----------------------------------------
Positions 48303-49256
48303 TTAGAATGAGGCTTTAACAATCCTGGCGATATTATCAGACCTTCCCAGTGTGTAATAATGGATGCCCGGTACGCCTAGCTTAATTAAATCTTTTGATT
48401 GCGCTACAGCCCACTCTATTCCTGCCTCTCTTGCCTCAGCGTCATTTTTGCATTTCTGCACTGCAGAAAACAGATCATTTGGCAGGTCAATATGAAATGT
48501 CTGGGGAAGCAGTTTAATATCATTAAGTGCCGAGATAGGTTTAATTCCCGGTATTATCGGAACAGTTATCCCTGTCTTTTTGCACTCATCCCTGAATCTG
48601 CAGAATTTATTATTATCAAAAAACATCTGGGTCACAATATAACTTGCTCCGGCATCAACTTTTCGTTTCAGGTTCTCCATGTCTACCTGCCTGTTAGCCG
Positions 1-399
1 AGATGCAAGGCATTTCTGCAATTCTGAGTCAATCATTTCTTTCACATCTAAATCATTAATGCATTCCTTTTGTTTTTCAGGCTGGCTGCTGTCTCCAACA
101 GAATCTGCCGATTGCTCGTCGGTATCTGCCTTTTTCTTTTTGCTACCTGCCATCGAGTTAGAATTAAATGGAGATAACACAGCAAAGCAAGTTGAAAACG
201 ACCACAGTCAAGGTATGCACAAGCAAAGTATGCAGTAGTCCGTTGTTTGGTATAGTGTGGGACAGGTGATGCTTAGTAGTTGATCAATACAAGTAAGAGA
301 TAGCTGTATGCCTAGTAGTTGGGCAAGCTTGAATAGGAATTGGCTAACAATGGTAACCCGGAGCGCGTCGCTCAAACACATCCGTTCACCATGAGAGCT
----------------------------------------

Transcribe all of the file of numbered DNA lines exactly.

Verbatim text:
Positions 48303-49256
48303 TTAGAATGAGGCTTTAACAATCCTGGCGATATTATCAGACCTTCCCAGTGTGTAATAATGGATGCCCGGTACGCCTAGCTTAATTAAATCTTTTGATT
48401 GCGCTACAGCCCACTCTATTCCTGCCTCTCTTGCCTCAGCGTCATTTTTGCATTTCTGCACTGCAGAAAACAGATCATTTGGCAGGTCAATATGAAATGT
48501 CTGGGGAAGCAGTTTAATATCATTAAGTGCCGAGATAGGTTTAATTCCCGGTATTATCGGAACAGTTATCCCTGTCTTTTTGCACTCATCCCTGAATCTG
48601 CAGAATTTATTATTATCAAAAAACATCTGGGTCACAATATAACTTGCTCCGGCATCAACTTTTCGTTTCAGGTTCTCCATGTCTACCTGCCTGTTAGCCG
Positions 1-399
1 AGATGCAAGGCATTTCTGCAATTCTGAGTCAATCATTTCTTTCACATCTAAATCATTAATGCATTCCTTTTGTTTTTCAGGCTGGCTGCTGTCTCCAACA
101 GAATCTGCCGATTGCTCGTCGGTATCTGCCTTTTTCTTTTTGCTACCTGCCATCGAGTTAGAATTAAATGGAGATAACACAGCAAAGCAAGTTGAAAACG
201 ACCACAGTCAAGGTATGCACAAGCAAAGTATGCAGTAGTCCGTTGTTTGGTATAGTGTGGGACAGGTGATGCTTAGTAGTTGATCAATACAAGTAAGAGA
301 TAGCTGTATGCCTAGTAGTTGGGCAAGCTTGAATAGGAATTGGCTAACAATGGTAACCCGGAGCGCGTCGCTCAAACACATCCGTTCACCATGAGAGCT